by Anthony Roberts
At least fifteen Olympic Gold Medals, including nine from Carl Lewis, were won by athletes using thyroid medication. But it’s not just fast-twitch athletes using the drug – Ryan Hall, the marathoner also has a prescription for it, as do elite distance runners Galen Rupp and Bob Kennedy. The U.S. Anti-Doping Agency as well as U.K. Anti-Doping requested that The World Anti-Doping Agency issue a ban on thyroid medication because they believe it is being used by athletes to increase performance by speeding recovery.
But currently (as of 2016), thyroid medication isn’t banned by any doping agencies – though it does raise the question, since it’s a drug being widely used by so many top level athletes, is it actually a performance enhancer?
First, let’s take a look at what the thyroid is, and what it does…
Your thyroid is a vascular structure that basically looks like a butterfly wrapped around your windpipe – two lobes connected by a broad central isthmus, with the “wings” spreading over and wrapping around your larynx and trachea.
Hormone-wise, we’re concerned with two: the first is thyroxine (T4) and the second is triiodothyronine (T3). Thyroxine is generally considered the inactive thyroid hormone and needs to be converted to T3 to have the (usually) desired physiological effect. . This is done by deiodinase enzymes, of which there are 3 types – D1 and D2, which initiate the conversion of T4 to T3, plus D3, which is involved in the deactivation process.
Circulating T3 is derived from the thyroid gland and by enzymatic deiodination of T4 in liver and kidney.
So how would it be possible for these hormones to help boost performance? Well, if your thyroid isn’t functioning properly, and not producing enough active hormone (called hypothyroidism), you might feel fatigued or depressed, and possibly gain fat. Basically, if you think the usual symptoms of overtraining, that’s what it feels like when you have a lowered thyroid – and intense training has been linked to a decrease in T3 through a lowered conversion rate of T4.(1)
Thyroid hormones are also thought to be closely involved in training adaptations as well as metabolic control (2). That first part is self-explanatory – training adaptations are the way your body copes with training – by getting stronger or whatever the specific training stimulus causes by way of response. The second part relates to the fact that thyroid hormones regulate macronutrient metabolism (carbohydrates, fats, and proteins). Thyroid hormone also serves to increase the rate at which cells release energy from carbs, enhance the anabolic effects of protein (synthesis), and mobilize fats for use as energy.
In 1982, researchers performed a study on 29 healthy female runners who had been putting in about 14 training miles per week. First, they tested their thyroid hormones, then had them basically double their mileage (an attempt to produce overtraining symptoms through increasing volume too rapidly). After the women increased their mileage, they were retested, and it was found that their thyroid levels were impaired. Two years later, a follow up showed these same women running 50 miles per week, with no thyroid impairment. (3) So it likely wasn’t the mileage per se, it was the sudden jump in volume.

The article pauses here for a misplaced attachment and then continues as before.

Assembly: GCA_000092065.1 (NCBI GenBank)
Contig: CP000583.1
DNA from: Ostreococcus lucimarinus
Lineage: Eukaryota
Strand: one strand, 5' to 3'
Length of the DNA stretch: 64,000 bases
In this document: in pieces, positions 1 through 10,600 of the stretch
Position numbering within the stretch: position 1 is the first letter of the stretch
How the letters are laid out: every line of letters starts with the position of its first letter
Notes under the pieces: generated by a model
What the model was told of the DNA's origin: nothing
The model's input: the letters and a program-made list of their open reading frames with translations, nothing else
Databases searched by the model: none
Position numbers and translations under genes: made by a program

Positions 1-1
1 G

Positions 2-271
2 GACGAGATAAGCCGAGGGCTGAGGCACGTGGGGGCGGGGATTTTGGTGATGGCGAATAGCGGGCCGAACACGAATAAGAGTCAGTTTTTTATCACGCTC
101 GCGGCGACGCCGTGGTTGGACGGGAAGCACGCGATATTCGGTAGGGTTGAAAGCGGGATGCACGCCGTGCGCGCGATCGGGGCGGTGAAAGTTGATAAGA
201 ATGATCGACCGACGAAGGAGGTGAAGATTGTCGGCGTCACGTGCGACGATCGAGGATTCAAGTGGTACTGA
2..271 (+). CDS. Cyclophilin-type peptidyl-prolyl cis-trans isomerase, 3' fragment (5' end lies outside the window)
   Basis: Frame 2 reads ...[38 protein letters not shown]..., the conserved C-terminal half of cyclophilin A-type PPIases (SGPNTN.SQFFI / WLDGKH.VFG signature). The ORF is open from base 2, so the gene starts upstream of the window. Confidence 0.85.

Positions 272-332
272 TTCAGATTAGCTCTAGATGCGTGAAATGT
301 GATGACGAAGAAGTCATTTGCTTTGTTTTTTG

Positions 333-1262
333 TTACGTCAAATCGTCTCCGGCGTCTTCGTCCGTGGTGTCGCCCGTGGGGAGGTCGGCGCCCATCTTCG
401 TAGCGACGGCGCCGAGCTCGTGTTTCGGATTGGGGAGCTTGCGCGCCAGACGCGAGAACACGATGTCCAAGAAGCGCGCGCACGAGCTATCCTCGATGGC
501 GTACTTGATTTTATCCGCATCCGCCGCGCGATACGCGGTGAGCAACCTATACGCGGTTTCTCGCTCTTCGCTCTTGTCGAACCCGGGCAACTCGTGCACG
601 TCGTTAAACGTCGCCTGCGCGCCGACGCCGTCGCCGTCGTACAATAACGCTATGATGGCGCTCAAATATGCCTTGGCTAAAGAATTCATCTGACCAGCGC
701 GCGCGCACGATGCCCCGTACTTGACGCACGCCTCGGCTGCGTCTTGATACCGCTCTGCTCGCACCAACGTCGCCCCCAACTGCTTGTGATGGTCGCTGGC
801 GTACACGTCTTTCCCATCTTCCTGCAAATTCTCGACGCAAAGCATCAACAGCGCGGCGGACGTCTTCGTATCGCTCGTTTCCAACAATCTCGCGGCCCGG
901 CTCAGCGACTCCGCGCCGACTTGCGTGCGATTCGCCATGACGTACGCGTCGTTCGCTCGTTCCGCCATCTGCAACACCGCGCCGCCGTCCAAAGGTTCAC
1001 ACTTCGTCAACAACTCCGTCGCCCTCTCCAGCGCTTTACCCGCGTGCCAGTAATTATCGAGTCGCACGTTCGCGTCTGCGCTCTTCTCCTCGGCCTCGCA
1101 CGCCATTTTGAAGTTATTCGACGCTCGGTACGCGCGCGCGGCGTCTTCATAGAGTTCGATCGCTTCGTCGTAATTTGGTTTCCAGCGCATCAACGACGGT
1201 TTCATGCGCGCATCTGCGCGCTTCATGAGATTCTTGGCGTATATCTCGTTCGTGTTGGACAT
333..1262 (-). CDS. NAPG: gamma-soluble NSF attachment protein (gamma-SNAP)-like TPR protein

But that’s exactly what overtraining is – when you reach beyond where your body has been equipped to function, and do so for an extended period of time. I’m not saying that using thyroid medication can prevent overtraining, but it’s likely to be a piece of the puzzle.
Research in this area is lacking, and while numerous studies have confirmed a degree of correlation between a lowered thyroid and overtraining, there is a chicken/egg dilemma here, and we can’t be 100% certain what’s happening in terms of causation. There also haven’t been any studies that have specifically examined the use of thyroid hormone (either T3 or T4) and its effects on training.
What happens if you start giving an athlete thyroid medication? We know that bodybuilders use it for their contest preparation, and that it helps get rid of fat – but they’re probably using it in doses that athletes don’t need. Plus, there are pretty severs consequences for over-medication with thyroid drugs, like fatigue, weakness, decreased sleep quality…basically, once again, we’re talking about a ton of symptoms that are associated with overtraining. In precontest bodybuilders, we see these symptoms quite regularly, but they’re able to push through them with copious amounts of anabolic agents and other pharmaceuticals.
But with so many elite athletes using thyroid medications, I’m inclined to think that it can be used successfully, if monitored and regulated. I’m also fairly certain that if I were coaching an athlete at the top level of their sport, I’d be sending them to the doctor’s office to get their thyroid hormones checked, and if possible, optimized.
1. Hormones (Athens). 2012 Jan-Mar;11(1):54-60.
Thyroid hormonal responses to intensive interval versus steady-state endurance exercise sessions.
Hackney AC, Kallman A, Hosick KP, Rubin DA, Battaglini CL.
2. Horm Metab Res. 2005 Sep;37(9):538-44.
Thyroid hormones, cytokines, physical training and metabolic control.
Steinacker JM, Brkic M, Simsch C, Nething K, Kresz A, Prokopchuk O, Liu Y.
3. European Journal of Applied Physiology 2003, 88 (4-5), 480-484.
Resting thyroid and leptin hormone changes in women following intense, prolonged exercise training.Baylor, L.; Hackney, A.